Planning for your pet: It's not as unusual as you may think...

If you have ever had a pet, you know that they are considered a member of the family. Just like the rest of your family, you want to make sure your pets are provided for and looked after if you were to pass away. While estate planning strategies to provide for surviving pets are somewhat more limited than they are for your human family members, there are a few things that you can do to provide for your pet’s well-being after your death.

Can my pet be my beneficiary?

Unfortunately, no. Under Minnesota law, pets are considered personal property. They cannot directly inherit property, own property, or be a beneficiary to a trust. However, there are a few different ways you can make sure your pet is taken care of.

Nomination of a Pet Caretaker in your Will

One way to make sure your pet is cared for after you die is to specifically name one or more persons in your will to care for your pet after your death. It is important to note that pet owners should select someone that you know will be a willing to be a caretaker for your pet. Thus, conversations with the person should be had prior to the designation in the will. This will give you as the pet owner peace of mind that the individual named will not refuse the pet and hand it over to a shelter. Also, the pet owner should make a specific care plan for their pet that will not only lower the pet’s stress in the first days after you are gone, but also give the designated care giver peace of mind that caring for your pet will be easy.

Providing a Specific Financial Gift to the Pet Caretaker

As all pet owners know, owning and caring for a pet can be costly. Therefore, if you are going to designate a person in your will to take care of your pet after you pass away, it is a good idea to provide that person a specific monetary gift to cover some or all of the costs and expenses associated with caring for your pet.

Pet Trusts

In lieu of a specific monetary gift, Minnesota Statutes § 501C.0408 allows a pet owner to establish a trust to ensure your pet is taken care of after you pass away. The trust allows you to set aside some money for a designated Trustee to help with the costs and expenses of the care of your pet after you pass away. This type of trust can provide for one or more pets.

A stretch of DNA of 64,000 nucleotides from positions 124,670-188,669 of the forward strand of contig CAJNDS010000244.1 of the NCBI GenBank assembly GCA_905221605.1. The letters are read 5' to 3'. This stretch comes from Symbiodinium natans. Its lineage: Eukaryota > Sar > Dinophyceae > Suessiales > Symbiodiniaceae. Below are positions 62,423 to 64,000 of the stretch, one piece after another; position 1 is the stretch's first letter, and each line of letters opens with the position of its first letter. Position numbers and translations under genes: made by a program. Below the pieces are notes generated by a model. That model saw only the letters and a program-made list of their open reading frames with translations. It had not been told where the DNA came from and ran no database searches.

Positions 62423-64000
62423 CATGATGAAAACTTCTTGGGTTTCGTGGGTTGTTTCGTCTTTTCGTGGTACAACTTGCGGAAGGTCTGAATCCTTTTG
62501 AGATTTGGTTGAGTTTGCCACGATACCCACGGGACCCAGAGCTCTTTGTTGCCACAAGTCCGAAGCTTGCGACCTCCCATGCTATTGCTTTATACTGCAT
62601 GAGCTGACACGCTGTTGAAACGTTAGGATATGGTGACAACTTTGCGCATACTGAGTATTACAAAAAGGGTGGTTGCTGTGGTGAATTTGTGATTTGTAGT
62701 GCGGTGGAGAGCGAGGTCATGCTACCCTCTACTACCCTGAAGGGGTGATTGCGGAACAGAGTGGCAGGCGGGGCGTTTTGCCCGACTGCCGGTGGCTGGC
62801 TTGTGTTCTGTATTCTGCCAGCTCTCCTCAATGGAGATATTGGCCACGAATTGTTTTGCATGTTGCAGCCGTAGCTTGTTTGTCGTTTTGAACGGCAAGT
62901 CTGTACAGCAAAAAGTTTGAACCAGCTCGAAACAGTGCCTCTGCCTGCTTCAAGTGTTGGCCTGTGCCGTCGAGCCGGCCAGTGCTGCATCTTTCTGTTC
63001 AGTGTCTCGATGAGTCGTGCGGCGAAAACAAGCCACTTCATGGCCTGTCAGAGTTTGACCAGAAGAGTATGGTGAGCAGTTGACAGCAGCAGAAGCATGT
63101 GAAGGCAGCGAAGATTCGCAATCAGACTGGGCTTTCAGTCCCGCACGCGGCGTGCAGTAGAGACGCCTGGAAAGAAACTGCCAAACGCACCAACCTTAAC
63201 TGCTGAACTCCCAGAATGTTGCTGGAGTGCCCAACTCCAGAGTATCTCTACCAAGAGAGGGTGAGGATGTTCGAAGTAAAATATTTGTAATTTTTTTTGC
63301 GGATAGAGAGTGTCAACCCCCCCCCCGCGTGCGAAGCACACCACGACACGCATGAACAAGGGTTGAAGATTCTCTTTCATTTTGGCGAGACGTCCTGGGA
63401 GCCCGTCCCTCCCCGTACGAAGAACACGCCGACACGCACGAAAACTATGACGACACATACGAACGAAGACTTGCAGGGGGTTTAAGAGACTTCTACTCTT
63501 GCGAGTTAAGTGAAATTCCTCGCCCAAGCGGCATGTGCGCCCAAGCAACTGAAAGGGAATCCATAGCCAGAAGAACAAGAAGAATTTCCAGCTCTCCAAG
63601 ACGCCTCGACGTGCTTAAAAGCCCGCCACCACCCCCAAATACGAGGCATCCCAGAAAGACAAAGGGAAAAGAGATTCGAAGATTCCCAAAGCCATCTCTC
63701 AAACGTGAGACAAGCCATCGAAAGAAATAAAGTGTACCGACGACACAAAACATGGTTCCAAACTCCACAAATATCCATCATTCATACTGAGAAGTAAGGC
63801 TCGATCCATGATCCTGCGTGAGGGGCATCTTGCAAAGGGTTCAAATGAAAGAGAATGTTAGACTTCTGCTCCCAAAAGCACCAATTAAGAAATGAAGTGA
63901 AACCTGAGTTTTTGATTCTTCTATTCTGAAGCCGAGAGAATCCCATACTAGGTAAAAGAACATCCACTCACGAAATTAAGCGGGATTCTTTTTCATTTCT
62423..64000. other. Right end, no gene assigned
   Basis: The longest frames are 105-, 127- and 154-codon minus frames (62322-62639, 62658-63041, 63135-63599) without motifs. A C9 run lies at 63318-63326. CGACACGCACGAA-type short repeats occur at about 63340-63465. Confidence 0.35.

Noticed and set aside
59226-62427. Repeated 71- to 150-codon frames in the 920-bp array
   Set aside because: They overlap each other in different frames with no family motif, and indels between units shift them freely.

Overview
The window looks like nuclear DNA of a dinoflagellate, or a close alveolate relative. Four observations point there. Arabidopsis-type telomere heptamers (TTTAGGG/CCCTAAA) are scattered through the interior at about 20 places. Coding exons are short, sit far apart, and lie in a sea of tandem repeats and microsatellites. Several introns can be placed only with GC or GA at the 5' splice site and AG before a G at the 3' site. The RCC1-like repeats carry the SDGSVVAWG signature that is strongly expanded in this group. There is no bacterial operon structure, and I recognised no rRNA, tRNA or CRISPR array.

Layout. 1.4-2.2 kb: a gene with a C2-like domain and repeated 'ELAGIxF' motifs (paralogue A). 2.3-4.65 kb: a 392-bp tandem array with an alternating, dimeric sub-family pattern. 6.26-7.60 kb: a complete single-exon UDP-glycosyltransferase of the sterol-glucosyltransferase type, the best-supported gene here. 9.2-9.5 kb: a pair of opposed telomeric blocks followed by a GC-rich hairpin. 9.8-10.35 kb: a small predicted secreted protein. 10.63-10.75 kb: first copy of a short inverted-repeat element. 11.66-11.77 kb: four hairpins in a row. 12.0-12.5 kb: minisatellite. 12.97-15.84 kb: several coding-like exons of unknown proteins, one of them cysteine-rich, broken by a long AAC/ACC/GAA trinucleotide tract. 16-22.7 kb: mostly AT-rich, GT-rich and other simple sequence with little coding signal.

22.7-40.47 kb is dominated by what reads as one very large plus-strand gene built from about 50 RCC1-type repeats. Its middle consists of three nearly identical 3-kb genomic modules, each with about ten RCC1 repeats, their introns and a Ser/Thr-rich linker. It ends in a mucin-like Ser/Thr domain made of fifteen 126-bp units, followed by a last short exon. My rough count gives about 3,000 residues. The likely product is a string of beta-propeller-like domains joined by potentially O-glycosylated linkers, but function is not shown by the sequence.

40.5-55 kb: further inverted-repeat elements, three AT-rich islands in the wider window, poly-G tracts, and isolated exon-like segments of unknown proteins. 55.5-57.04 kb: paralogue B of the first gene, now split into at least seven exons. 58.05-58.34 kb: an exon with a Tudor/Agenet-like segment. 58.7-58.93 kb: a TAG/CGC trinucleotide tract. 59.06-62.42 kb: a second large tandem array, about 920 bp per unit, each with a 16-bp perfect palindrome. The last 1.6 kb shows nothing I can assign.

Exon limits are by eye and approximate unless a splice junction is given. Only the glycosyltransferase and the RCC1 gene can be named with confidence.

In order for the trust to be effective, the animal or animals must be alive when you pass away. Furthermore, the trust terminates upon the passing of the animal, or if more than one animal, the last surviving animal. However, the trust cannot surviving for more than 90 years. Obviously, most domestic animals do not reach the age of 90; however, exotic animals such as Macaw Parrots, Galapagos Tortoises, and Koi Fish can.

Can I leave my entire fortune in my “Pet Trust?”

Not likely. In Minnesota, while the statute does not define the specific dollar amount you can out into the pet trust, the statute does state that the amount held in trust for the care of your pet cannot be “excessive.” If found that you put an excessive amount into the trust, the court can reduce the trust funds. The determination of what amounts to excessive funds will depend on the type of care the animal requires and is decided on a case by case basis by the courts.

Furthermore, the money held in the pet trust must be spent on caring for the pet. In the event that the pet dies before all of the money in the trust is spent, you can designate where that money will go in the trust agreement.

What if I don’t have a family member or friend to take my pet?

If no family member or friend is willing to be designated in your will, or if you feel such a designation would burden your friends and family, then you can designate a non-profit agency or educational institution in your will to take care of your pet.

Several Minnesota nonprofits and educational institutions will either care for your pet or locate a foster home for your pet after you pass away. If you intend to have such a nonprofit agency or educational institution care for your pet after your death, the agency or institution should be identified in your Will as being entitled to receive custody and ownership of your pet, and what, if any specific amount of money you are leaving behind for the agency to take care of your pet.

Pet provisions in your estate plan are effective to ensure your pet will be well cared for when you are not around anymore. If you have a pet and would like to see how these types of provisions might be incorporated into your estate plan, contact an experienced estate planning attorney.


Questions About This Topic?

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